The previous analysis of urbanisation effects in the HadCRUT dataset [Folland et al., 2001] recommended a 1 sigma uncertainty which increased from 0 in 1900 to 0.05 deg C in 1990 (linearly extrapolated after 1990) [Jones et al., 1990]. … To make an urbanisation assessment for all the stations used in the HadCRUT dataset would require suitable meta-data for each station for the whole period since 1850. No such complete meta-data are available, so in this analysis the same value for urbanisation uncertainty is used as in the previous analysis [Folland et al., GRL 2001]; that is, a 1 sigma value of 0.0055 deg C/decade, starting in 1900… The same value is used over the whole land surface, and it is one-sided: recent temperatures may be too high due to urbanisation, but they will not be too low.
For greater certainty that CRU makes no “correction” for UHI in the actual temperature (only an allowance in the “uncertainty”), Folland et al (GRL 2001) stated:
We add independent uncertainties due to urbanisation, changing land-based observing practices and SST bias corrections. … The uncertainties given by RSOA due to data gaps and random errors (Figure 1a) were augmented using published estimates of global uncertainties associated with urbanization effects (e.g. Jones et al., 1990),…We assume that the global average LAT uncertainty increased from zero in 1900 to 0.1°C in 1990 (Jones et al, 1990), a value we extrapolate to 0.12°C in 2000 (Figure 1a).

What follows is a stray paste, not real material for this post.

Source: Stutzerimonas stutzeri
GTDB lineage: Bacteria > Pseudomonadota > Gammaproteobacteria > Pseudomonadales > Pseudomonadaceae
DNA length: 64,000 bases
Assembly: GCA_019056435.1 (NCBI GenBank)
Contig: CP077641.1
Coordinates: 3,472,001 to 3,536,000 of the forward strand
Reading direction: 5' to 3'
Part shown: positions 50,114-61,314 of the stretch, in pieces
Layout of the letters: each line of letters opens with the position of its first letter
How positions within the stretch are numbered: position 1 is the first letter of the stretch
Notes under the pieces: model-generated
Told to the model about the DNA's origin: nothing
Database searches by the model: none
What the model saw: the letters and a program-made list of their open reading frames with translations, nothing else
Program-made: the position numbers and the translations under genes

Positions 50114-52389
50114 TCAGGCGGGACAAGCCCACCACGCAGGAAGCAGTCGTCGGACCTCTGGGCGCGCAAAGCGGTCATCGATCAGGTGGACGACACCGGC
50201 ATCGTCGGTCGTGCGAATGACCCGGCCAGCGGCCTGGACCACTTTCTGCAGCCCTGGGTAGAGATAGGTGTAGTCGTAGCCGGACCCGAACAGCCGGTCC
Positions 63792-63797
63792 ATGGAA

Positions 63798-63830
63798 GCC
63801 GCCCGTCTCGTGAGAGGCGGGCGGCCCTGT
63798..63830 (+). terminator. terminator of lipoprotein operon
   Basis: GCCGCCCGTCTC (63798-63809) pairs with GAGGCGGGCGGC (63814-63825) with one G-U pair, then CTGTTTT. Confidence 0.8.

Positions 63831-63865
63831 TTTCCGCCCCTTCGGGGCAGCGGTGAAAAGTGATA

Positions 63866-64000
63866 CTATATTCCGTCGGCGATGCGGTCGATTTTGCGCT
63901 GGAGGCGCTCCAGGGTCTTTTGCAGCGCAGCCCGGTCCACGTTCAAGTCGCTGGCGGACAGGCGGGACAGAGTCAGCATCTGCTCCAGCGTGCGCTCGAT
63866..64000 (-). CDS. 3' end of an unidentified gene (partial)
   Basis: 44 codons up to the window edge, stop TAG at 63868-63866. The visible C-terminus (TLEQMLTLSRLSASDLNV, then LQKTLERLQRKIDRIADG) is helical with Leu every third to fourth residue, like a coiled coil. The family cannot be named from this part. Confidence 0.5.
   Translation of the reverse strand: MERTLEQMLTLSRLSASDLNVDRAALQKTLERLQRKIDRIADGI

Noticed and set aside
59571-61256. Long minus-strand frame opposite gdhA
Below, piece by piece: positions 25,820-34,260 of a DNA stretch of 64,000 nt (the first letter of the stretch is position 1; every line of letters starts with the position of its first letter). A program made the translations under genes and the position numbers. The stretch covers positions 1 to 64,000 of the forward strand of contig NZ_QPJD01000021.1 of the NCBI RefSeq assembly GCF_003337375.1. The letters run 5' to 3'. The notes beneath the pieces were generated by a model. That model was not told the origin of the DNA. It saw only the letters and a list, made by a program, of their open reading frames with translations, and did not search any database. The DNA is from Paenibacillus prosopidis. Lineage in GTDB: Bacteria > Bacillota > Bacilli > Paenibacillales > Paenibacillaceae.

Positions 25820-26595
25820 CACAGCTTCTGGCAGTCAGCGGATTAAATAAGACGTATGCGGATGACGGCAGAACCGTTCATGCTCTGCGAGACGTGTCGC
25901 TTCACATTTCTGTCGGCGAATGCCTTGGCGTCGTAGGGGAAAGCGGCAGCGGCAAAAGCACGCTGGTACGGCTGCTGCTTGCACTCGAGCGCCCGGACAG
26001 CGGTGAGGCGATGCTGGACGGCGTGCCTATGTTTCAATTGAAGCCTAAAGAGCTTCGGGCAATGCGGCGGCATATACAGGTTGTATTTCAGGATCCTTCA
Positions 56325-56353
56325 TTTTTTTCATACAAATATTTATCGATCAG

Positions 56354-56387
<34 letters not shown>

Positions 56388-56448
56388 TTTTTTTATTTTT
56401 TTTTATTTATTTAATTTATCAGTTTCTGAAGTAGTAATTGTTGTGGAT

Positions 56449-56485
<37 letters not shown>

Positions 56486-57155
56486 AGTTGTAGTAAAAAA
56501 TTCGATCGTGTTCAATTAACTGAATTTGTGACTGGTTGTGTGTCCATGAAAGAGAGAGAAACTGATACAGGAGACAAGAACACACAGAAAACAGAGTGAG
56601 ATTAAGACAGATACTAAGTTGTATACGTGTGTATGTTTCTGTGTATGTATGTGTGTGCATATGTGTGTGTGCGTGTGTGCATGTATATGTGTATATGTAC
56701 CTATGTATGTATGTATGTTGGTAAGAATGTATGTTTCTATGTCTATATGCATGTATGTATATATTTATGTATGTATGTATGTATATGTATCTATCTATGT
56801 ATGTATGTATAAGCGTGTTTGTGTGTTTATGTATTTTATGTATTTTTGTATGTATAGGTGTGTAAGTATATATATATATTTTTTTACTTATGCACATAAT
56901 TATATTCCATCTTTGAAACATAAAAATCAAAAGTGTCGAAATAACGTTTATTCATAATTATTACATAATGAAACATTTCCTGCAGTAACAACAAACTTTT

Both sources clearly stated that they allow for UHI only by a slight increase in their uncertainty factor. Note that even this estimate relies on Jones et al 1990, a study which has been discussed at CA preciously. After Jones refused for years to identify the stations used in the 1990 study, FOI actions obtained this information. We discussed Jones et al 1990 in a number of posts. We observed here that Jones et al 1990 made untrue claims on the quality control for their Chinese network (the falseness of which would rise to misconduct in many fields). Jones et al 1990 described their QC procedures for Chinese stations as follows:
The stations were selected on the basis of station history; we selected those with few, if any changes in instrumentation, location or observation times.
I observed at the time that I had been able to track down third-party documentation on stations used in Jones’ China network and that it was “impossible that Jones et al could have carried out the claimed QC procedures.” Doug Keenan followed up on this with a complaint against Wang. As I recall, part of Wang’s defence was that the station histories consulted in 1990 had now been “lost”. So station histories – documents that had survived World War II, the Communist Revolution, the Great Leap Forward, carefully preserved by diligent clerks – were lost or destroyed by climate scientists under the IPCC regime. Hard to believe.
Be that as it may, Brohan et al 2006 does not say that they make any “correction” to their records for UHI, only that they make a slight increase in “uncertainty” – a completely different thing even in Gavin-World.
NOAA UHI Adjustments